Companies are worried about retention, but 69% don't plan to offer more than a 3% raise this year

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A tight labor market and ultra-low unemployment rate has companies more stressed than ever about how to keep talented employees from walking into the arms of their competitors — but that doesn't mean they'll pay those workers much more.

Instead, HR managers and senior leaders are hoping employees won't mind forgoing raises if companies sweeten the fringe benefits they offer, according to a new report from PayScale, which surveyed more than 7,000 companies about compensation, employee engagement and retention.

Two-thirds of companies are concerned about losing their workforce, up from 59 percent last year, so this plan may seem counter-intuitive, but weighing equally on employers' mind are fears of a pending bear market.

"There is this uncertainty about the economy and a looming concern about a recession that is making many companies very cautious with their compensation budgets," Lydia Frank, vice president of content strategy at PayScale, tells CNBC Make It. "But if a company is being overly cautious and has retention concerns, this strategy of leaning into benefits might not be enough. Employees have a lot of options."

Companies appear willing to take that risk. Sixty-nine percent say they plan to increase base pay by 3 percent or less this year, and 19 percent are planning no increase, according to PayScale's report. An increase under 3 percent will likely just keep pace with inflation, which is projected to average 2.3 percent in 2019, according to Kiplinger.

After all, if the markets do go south, it is easier to roll back or modify benefit plans than it is to alter a person's salary.

"If you give a raise, you can't take it back. No employer would want to do that anyway because of what it does for morale and productivity," says Frank. "Benefits are easier to dial back or modify if a recession hits. Companies don't need to take anything away, they can just lower the 401(k) match, for example. But once you increase the compensation budget, you're stuck there unless you do layoffs."

But such reluctance to award raises following a banner year of robust corporate profits and lower tax rates might come as a shock to workers, whose wages, after accounting for inflation, carry about the same purchasing power as they did 40 years ago in 1978, according to Pew Research Center.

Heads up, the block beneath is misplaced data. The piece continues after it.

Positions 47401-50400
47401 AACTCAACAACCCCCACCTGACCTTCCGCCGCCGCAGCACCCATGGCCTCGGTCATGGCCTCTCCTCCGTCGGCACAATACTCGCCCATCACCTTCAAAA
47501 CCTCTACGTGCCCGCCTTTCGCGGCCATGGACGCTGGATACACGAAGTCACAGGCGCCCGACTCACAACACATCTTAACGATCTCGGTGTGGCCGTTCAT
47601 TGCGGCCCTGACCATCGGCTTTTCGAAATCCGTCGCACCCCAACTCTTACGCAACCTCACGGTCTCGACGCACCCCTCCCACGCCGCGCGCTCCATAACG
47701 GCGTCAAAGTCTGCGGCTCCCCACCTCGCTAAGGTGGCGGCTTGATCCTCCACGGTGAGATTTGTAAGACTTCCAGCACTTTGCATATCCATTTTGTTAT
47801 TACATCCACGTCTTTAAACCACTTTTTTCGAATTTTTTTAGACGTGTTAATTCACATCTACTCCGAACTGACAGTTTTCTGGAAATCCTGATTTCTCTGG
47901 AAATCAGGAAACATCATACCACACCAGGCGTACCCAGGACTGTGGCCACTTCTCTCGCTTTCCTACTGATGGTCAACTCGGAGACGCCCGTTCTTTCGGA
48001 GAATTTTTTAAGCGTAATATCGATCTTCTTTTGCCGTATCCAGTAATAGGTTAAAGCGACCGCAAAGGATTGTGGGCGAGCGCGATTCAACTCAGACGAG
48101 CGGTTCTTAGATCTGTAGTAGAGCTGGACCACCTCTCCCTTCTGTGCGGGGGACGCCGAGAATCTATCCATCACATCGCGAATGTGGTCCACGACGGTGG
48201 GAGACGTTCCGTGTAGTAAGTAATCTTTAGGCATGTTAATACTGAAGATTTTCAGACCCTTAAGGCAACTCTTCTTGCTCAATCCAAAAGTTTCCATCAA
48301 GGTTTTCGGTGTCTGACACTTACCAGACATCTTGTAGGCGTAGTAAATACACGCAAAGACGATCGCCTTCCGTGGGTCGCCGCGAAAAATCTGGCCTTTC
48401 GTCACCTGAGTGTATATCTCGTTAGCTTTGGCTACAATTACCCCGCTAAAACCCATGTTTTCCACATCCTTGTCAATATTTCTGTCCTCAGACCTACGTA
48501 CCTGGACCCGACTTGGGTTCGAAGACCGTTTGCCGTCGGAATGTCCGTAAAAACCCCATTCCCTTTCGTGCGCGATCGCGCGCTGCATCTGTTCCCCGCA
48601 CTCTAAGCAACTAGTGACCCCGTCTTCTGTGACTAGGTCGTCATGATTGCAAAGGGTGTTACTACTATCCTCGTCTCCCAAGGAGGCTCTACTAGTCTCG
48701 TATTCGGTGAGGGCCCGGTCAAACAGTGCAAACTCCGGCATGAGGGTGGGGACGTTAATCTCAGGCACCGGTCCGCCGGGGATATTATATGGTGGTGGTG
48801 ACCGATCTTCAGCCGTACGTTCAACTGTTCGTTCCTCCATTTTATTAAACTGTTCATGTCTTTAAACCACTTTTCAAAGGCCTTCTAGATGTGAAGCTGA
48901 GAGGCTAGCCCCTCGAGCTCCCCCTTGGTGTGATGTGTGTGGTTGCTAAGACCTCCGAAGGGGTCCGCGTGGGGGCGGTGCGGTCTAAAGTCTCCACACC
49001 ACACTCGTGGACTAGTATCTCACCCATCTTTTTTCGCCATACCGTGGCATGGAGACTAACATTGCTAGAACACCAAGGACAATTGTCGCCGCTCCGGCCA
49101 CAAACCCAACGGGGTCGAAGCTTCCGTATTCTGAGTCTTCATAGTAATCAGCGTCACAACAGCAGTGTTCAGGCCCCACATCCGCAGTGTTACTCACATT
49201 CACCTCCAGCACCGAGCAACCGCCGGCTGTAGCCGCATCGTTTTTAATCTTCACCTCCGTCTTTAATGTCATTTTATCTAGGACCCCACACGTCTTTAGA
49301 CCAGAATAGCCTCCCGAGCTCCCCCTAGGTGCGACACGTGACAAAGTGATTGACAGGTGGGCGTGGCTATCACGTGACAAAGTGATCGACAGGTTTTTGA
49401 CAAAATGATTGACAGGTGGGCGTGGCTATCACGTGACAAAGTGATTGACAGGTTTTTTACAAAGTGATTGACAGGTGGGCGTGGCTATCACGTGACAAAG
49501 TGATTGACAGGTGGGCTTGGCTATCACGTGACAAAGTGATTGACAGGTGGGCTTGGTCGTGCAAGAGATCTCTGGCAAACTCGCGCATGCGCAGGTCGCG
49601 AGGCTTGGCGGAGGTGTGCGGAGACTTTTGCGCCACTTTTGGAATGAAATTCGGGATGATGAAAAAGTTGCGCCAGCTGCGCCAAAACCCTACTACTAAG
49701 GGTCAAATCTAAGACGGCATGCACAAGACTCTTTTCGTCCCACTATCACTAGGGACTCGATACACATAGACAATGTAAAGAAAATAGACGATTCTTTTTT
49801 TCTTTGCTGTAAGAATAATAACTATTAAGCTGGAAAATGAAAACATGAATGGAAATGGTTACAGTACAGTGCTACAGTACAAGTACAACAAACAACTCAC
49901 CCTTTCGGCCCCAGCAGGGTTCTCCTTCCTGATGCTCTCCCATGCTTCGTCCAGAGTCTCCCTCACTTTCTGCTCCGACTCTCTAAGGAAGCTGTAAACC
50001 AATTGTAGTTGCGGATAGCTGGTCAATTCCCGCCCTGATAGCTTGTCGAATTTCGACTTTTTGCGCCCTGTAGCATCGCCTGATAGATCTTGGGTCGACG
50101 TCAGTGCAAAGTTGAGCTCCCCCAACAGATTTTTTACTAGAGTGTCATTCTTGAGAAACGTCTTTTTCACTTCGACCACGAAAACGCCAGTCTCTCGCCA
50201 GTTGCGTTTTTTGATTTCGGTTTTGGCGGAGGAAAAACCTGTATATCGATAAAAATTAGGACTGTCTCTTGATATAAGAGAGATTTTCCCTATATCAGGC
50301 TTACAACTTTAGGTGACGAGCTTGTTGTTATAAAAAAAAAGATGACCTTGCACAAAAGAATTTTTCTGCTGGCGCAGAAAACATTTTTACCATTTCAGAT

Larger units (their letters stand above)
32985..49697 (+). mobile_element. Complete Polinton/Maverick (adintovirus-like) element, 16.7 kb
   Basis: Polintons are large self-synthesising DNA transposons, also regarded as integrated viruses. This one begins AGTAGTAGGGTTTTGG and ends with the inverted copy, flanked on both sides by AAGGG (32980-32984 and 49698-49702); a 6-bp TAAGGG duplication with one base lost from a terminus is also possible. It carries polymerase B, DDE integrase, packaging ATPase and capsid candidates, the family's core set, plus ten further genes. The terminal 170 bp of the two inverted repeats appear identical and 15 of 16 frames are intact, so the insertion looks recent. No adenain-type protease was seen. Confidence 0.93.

But the non-salary benefits workers can expect are likely far superior to what they'd receive in the 1970's.

To help attract talent in this competitive market, more companies are expanding beyond traditional benefit offerings of health insurance and retirement plans and focusing on improving employees' work-life balance.

A third of companies will offer paid family leave in 2019, up slightly from last year, and 9 percent of employers will give unlimited paid time off. Only 5 percent did so three years ago.

Perks that might be a little more self-serving for the company are also on the rise. This year, 44 percent of companies will allow remote work, up from 39 percent in 2018. While workers may love the added flexibility, companies might be leaning this way to save on office space costs, too.

Employers also plan on investing in staff training and development programs. Nearly 60 percent will offer this benefit in 2019, which will no doubt be a great learning opportunity for employees but also a way to reshape their existing workforce to meet the hiring challenges or labor shortages they currently have.

But the perk most workers will be excited about is still financial. To further offset tepid salaries, many organizations plan on rolling out or increasing bonuses. Companies seem to be hoping these extra payments will satisfy top performers, while affording them the same budget dexterity benefits do should rocky times arise.

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